Hi Zack, welcome!
I'm trying to persuade llvm (svn trunk) to build in a mode where it
*runs on* amd64 but *generates code* for alpha, exclusively. (Well,
technically, generate code for my experimental architecture simulator
that happens to be based on alpha.) I have been unable to find any
combination of configure switches that makes this happen. I should
probably underline that I am _not_ trying to cross-compile LLVM, I am
trying to make LLVM _be_ a cross compiler.
Ok. I'm not sure how much of this was clarified by follow up posts, but I'll try to help.
- The "natural" way to do that (by which I mean "the way you would do
it if you believe what it says in the autoconf manual") would be to
specify --build=x86_64-unknown-linux --target=alpha-unknown-linux.
This produces Makefiles that bomb out on the very first file in the
llvm: Compiling Alarm.cpp for Debug build
cc1plus: error: unrecognized command line option "-mieee"
because Makefile.config has ARCH=Alpha, and Makefile.rules changes the
options passed to the build compiler based on ARCH. IMO this is a
bug, but I don't understand your makefile system well enough to fix
LLVM and Clang (but not llvm-gcc) use a different approach than the standard autoconf model for building cross tool chains. Instead of configuring the build to specialize it for one target, we just set the list of enabled targets. LLVM is natively cross build aware and the tools can all support multiple targets at once (even dynamically loading them).
To pick a set of targets to build, configure llvm with the --enable-targets=foo option, where foo is "all" (the default) "native" (host target only) or a list of llvm targets to build. This is strictly an optimization to reduce build time of llvm, you should always be safe to just build all targets.
- The other obvious thing to try is not giving any --build or
--target options but instead --enable-targets=alpha. This builds
successfully but produces llvmc and clang binaries that generate code
for x86_64 by default, and spit out a "unrecognized architecture"
error if I give -arch=alpha.
Some random tidbits of advise:
llvmc is still in early development, and I'm not sure what its support for cross-builds are.
The Alpha target (afaik) generally works, but is considered experimental. Andrew L can answer any specific questions about its state.
Clang is under active development, but the C/ObjC compiler is very usable on x86 32/64. The Clang driver OTOH is still under active development, I'd expect it to settle down in the next couple weeks. When it is complete, the clang driver will fully support a couple of modes for doing a cross compile. First, just running "clang foo.c" will build for the native architecture. "clang foo.c -arch alpha" will build the same OS as the current, but target the alpha processor (e.g. linux/x86 -> linux/alpha). You can also fully specify a triple with "clang -triple=x-y-z foo.c".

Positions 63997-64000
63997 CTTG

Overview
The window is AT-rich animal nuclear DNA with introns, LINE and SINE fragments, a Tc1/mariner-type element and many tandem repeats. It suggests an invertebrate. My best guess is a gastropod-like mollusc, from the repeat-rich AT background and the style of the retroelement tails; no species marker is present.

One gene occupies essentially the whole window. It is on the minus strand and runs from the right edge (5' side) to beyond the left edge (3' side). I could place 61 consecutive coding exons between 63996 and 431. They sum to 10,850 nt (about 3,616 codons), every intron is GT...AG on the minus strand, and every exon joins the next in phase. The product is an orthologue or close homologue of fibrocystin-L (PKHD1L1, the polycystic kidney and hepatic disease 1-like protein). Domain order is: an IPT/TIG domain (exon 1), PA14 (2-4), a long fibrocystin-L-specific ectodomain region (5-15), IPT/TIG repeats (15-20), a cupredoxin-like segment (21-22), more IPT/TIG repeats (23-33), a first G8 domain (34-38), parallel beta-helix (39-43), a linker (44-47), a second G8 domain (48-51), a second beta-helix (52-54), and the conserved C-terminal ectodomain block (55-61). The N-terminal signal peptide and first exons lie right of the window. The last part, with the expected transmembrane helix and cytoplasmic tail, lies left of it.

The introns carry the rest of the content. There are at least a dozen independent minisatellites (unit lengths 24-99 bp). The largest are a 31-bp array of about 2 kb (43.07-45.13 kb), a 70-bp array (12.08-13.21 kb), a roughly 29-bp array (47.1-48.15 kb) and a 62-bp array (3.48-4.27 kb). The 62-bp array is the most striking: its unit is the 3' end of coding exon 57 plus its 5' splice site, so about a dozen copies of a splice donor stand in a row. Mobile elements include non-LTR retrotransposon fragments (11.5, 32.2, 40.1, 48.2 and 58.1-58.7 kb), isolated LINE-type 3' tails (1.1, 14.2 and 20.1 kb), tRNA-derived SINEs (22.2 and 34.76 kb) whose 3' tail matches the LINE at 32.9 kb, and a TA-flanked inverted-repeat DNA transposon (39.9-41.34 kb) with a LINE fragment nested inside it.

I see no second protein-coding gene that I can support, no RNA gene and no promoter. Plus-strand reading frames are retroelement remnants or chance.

I have some other, closely-related questions:
- I assume I need a cross-assembler and -linker. Will GNU binutils
in cross-architecture mode work for that?
How do I persuade it to use
them? It seems to be setting itself up to feed Alpha code to "as"
instead of "<target-triplet>-as" which isn't going to work.
I don't know, Daniel should be able to help with this. I assume that the new clang driver will be able to handle this somehow.
- Does clang have the necessary code to support Alpha? I noticed
some very architecture-specific-looking code in there, to do with
calling conventions; I'm basically going to have to write that from
scratch for my modified architecture anyway but it would be nice to
know for sure whether it already had the baseline support. (I'm
avoiding llvm-gcc because I know from extensive prior experience with
GCC that it almost certainly cannot handle the semantics of my
modifications at all.)
Unfortunately, no we don't support alpha in clang yet. The required code (which goes in lib/Basic/Targets.cpp) is twofold: you have to specify the size of the alpha datatypes and alpha predefined macros, and 2) you have to do some calling convention work for lowering.
The second is pretty nasty, but is only needed if you need something fully abi compliant with your host compiler. If you're just using scalars like floats/ints/pointer, you should be ok without doing any of this work. For example calling into libc/libm and other simple libraries like that should generally work. This may be enough for your research purposes. If you have more detailed questions about Clang specifically, I'd recommend emailing the cfe-dev mailing list.